Asee peer logo

Development of a Longitudinal Method to Measure Attrition Intentions

Download Paper |


2022 ASEE Annual Conference & Exposition


Minneapolis, MN

Publication Date

August 23, 2022

Start Date

June 26, 2022

End Date

June 29, 2022

Conference Session

ERM: Persistence and Attrition in Engineering

Page Count


Permanent URL

Download Count


Request a correction

Paper Authors


Kyeonghun Jwa Pennsylvania State University

visit author page

Kyeonghun Jwa is a Ph.D. candidate in the Department of Mechanical Engineering at The Pennsylvania State University. He earned his Bachelor’s degree and Master’s degree in Mechanical & Automotive Engineering from the University of Ulsan in South Korea. His research interests include doctoral engineering attrition, international graduate students’ academic literacy, and adjustment experiences in the U.S.

visit author page


Catherine Berdanier Pennsylvania State University

visit author page

Catherine G.P. Berdanier is an Assistant Professor of Mechanical Engineering at Pennsylvania State University and is the Director of the online Master of Science in Mechanical Engineering Program at Penn State. Her research interests include graduate-and postdoctoral-level engineering education; attrition and persistence mechanisms, metrics, policy, and amelioration; engineering writing and communication; and methodological development for nontraditional data. Her NSF CAREER award studies master’s-level departure from the engineering doctorate as a mechanism of attrition. Catherine earned her B.S. in Chemistry from The University of South Dakota, her M.S. in Aeronautical and Astronautical Engineering from Purdue University, and Ph.D. in Engineering Education from Purdue University.

visit author page

Download Paper |


This research paper describes a novel method to longitudinally investigate factors active in the attrition decision making process of engineering graduate students. Across disciplines, researchers demonstrate a variety of factors that influence attrition. To date, research has depended on cross-sectional and qualitative models to investigate the factors influencing attrition. Previous studies have demonstrated the importance of various factors such as demographic information, satisfaction, and advisor relationships to the intention to drop out or actual departure from graduate programs. These studies were based on data collection at one time point. However, students take time to consider many factors before making the decision to leave engineering programs indicating the departure decision process may fluctuate over time. Therefore, a method that captures the departure decision making process over time is necessary to predict attrition risk. The method developed and described in this paper employed the Graduate Attrition Decisions (GrAD) model to identify variables necessary to measure. The GrAD model identified themes of attribution from graduate students’ narratives. The departure decision process involves advisor relationship, support network, quality of life and work, cost perceptions by others, and goals. The method is designed to measure the GrAD variables over a 1-year period using multivariate time series analysis. Questions regarding perceived stress and critical events to observe fluctuation over time will be included. The method gathers data through text message-based (SMS) surveys and SMS invitations to web-based surveys. Data collection can occur at varying time spans to measure factors daily, weekly, monthly, and semesterly. The paper will detail the process of developing the questions, SMS system, and time series analysis. This paper provides a framework for the future research to engage this longitudinal data collection method. The method will allow the development of a model based to understand the trajectory and fluctuation of graduate students’ attrition decision making process.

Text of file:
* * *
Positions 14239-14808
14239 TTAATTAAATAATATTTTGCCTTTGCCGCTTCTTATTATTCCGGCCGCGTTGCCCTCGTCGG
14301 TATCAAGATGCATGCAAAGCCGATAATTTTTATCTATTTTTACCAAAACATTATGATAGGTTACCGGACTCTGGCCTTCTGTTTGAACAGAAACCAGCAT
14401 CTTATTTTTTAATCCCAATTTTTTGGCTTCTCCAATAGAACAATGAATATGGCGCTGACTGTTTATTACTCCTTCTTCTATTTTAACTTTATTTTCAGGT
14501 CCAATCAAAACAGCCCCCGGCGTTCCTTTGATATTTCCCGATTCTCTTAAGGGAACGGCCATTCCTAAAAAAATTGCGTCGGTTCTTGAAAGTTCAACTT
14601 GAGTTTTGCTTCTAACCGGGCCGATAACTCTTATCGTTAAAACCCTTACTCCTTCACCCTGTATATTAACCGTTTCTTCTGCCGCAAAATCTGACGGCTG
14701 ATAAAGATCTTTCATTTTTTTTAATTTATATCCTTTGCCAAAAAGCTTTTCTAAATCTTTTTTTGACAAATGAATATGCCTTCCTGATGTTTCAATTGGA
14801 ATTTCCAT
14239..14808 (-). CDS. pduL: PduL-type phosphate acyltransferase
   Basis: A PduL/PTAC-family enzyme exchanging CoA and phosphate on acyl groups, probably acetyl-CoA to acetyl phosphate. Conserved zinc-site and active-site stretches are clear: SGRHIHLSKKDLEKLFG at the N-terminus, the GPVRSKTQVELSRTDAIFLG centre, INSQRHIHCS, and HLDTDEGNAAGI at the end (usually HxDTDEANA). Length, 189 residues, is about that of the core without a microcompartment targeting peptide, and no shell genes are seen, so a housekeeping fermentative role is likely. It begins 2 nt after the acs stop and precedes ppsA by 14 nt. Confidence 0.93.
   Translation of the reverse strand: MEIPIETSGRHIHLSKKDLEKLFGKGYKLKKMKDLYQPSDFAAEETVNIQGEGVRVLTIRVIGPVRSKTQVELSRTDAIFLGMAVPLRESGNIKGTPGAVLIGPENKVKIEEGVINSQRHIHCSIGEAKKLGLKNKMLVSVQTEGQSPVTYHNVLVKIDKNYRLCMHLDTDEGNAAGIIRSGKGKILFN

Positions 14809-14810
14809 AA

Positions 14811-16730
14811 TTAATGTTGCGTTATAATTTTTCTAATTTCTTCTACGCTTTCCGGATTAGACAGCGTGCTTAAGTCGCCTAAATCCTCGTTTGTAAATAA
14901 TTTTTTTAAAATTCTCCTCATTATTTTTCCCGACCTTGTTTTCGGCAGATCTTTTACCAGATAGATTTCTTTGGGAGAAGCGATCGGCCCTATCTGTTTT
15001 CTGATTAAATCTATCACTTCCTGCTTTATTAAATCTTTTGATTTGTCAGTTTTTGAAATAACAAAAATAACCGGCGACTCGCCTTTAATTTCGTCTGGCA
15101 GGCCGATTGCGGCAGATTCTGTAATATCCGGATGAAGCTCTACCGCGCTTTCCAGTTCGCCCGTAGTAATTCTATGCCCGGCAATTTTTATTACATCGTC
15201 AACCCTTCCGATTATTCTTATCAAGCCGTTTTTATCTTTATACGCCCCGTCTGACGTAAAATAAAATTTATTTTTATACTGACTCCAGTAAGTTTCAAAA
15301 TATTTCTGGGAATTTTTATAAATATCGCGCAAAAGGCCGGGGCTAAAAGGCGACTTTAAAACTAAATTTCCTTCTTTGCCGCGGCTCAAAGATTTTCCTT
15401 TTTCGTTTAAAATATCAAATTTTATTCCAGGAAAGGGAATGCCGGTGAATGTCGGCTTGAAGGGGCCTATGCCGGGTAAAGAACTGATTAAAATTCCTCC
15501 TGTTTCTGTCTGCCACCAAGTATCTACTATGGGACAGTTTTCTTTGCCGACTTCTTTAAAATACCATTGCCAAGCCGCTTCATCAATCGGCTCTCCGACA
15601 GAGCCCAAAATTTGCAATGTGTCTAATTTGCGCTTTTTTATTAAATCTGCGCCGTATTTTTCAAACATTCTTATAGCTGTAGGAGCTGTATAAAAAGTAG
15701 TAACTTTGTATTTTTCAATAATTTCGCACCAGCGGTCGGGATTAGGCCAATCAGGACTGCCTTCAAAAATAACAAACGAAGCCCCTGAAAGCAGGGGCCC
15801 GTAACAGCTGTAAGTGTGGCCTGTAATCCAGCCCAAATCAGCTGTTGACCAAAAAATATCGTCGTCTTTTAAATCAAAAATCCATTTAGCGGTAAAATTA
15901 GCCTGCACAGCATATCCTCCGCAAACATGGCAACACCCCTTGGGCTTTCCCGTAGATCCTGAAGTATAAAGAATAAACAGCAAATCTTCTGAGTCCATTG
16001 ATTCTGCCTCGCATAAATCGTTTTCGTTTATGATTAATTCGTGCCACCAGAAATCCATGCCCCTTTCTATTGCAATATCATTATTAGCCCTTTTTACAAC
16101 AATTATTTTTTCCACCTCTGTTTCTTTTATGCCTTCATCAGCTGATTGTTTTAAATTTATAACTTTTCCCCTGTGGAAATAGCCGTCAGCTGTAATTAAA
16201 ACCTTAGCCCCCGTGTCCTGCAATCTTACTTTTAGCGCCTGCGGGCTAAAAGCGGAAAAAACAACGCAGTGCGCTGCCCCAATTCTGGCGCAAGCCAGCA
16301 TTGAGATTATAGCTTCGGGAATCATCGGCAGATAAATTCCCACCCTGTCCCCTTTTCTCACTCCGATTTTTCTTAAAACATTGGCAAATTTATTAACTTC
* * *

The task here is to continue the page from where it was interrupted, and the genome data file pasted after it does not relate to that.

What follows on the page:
Jwa, K., & Berdanier, C. (2022, August), Development of a Longitudinal Method to Measure Attrition Intentions Paper presented at 2022 ASEE Annual Conference & Exposition, Minneapolis, MN.

ASEE holds the copyright on this document. It may be read by the public free of charge. Authors may archive their work on personal websites or in institutional repositories with the following citation: © 2022 American Society for Engineering Education. Other scholars may excerpt or quote from these materials with the same citation. When excerpting or quoting from Conference Proceedings, authors should, in addition to noting the ASEE copyright, list all the original authors and their institutions and name the host city of the conference. - Last updated April 1, 2015